Earlier this year, the BBC put our working lives under the microscope – or rather, how long we spend not working when we should be. The article revealed that British workers spend a staggering 18 months of their lives commuting to and from work, an activity which can feel like a bit of a black hole for our valuable time.
In a previous post, we investigated Britain’s low productivity levels – and as time goes on, the causes of this motivation meltdown are becoming clearer.
With so much emphasis placed by many employers on the ‘busy’ side of business, some UK workers are prioritising looking busy over actually tackling their workload – meaning that seemingly startling stats may actually be the product of a productivity drought.
Today we’re taking a look at the most common ways we’re wasting time at work and giving you the tools you need to tackle this office epidemic.
In Britain, the average employee spends 36 days a year responding to work emails – which works out as almost 10% of their working life – and on top of that, London workers are receiving nearly 9000 emails each year.
Try it: allow your team some time each morning to address time-sensitive emails and resolve any pressing issues before they dive into their workload. Building this chunk of time into the working day will relieve some of the stress associated with work emails – although many urgent requests will still need to be actioned as and when they drop through.
Love your lunch break
Non-work related internet browsing is one of the biggest time-wasters in UK offices. From checking social media accounts to making personal Google searches and even shopping online, British workers are blurring the line between being on and off the clock.
Try it: respect the divide between office hours and personal time by encouraging your team to take the full lunch break they’re entitled to. By emphasising the importance of their lunch breaks, you can help your employees refresh and refuel for the remainder of the day while promoting a more diligent attitude to the way they spend working hours.
Minimise meeting attendance
Extended or arbitrary meetings are the plague of employees across the UK. With 25% of British workers revealing that unnecessary internal meetings are their biggest pet peeve, office conferences are costing many businesses hundreds and even thousands of hours every year.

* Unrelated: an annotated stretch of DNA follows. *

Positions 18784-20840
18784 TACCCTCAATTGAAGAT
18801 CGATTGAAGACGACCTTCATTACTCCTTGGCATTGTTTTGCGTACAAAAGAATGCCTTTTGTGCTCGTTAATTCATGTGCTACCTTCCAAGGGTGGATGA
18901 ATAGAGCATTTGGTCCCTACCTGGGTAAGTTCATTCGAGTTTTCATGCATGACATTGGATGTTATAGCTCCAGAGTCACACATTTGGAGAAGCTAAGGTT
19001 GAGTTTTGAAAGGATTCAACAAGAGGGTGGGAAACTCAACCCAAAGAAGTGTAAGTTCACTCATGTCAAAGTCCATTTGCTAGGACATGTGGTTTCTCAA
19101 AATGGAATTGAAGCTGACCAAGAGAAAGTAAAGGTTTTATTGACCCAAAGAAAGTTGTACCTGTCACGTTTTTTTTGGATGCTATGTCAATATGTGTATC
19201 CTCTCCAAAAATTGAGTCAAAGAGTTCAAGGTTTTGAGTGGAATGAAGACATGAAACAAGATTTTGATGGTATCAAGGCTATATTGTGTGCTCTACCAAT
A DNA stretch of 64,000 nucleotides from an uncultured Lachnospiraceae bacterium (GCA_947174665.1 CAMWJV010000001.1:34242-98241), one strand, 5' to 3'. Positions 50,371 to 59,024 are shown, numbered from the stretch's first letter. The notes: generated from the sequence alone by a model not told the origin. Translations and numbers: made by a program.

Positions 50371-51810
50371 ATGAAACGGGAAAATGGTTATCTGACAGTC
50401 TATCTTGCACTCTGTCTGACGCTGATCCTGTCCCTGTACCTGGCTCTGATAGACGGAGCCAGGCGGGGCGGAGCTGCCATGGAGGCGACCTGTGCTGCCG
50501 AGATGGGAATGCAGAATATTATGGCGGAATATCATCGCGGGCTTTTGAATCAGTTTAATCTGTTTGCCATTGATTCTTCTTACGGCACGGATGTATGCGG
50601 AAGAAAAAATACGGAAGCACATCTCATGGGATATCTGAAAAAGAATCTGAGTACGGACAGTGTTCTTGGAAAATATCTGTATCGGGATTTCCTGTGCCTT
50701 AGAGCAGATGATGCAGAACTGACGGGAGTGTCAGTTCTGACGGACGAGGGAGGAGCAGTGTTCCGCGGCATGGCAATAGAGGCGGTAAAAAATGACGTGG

Try it: reduce the time lost through extended office meetings by inviting as few members of staff as possible. Department heads can make thorough notes of the key points discussed and feed back to their teams afterwards so that all employees are up-to-date without needing to be physically present at the meeting.
Balance home & office
In the aforementioned BBC article, it was revealed that 80% of employers regularly contact their staff outside of office hours – further obscuring the divide between their employees’ work and home lives.
Try it: resist the urge to contact your team outside of office hours, promoting a healthier balance between work and home life. The less often work-related issues invade their personal time, the less likely they’ll be to let personal issues eat into office hours.
Hydrate your team
Dehydration has been linked to higher stress levels, a decrease in brain power and a general plummet in productivity – making fresh water the key to keeping your employees alert and immersed in their work.
Try it: install a water cooler in your office to make sure your team gets their daily dose of H2O. We’d suggest having the cooler as close to your office as possible – that way, you can clamp down on extended cooler chat while encouraging an open door policy, should your staff need any advice or support.
Every manager’s most valuable asset is their team – and by guaranteeing that your employees’ minds are focused, their time is effectively utilised and their workloads are manageable, you can wage war on wasted time starting today.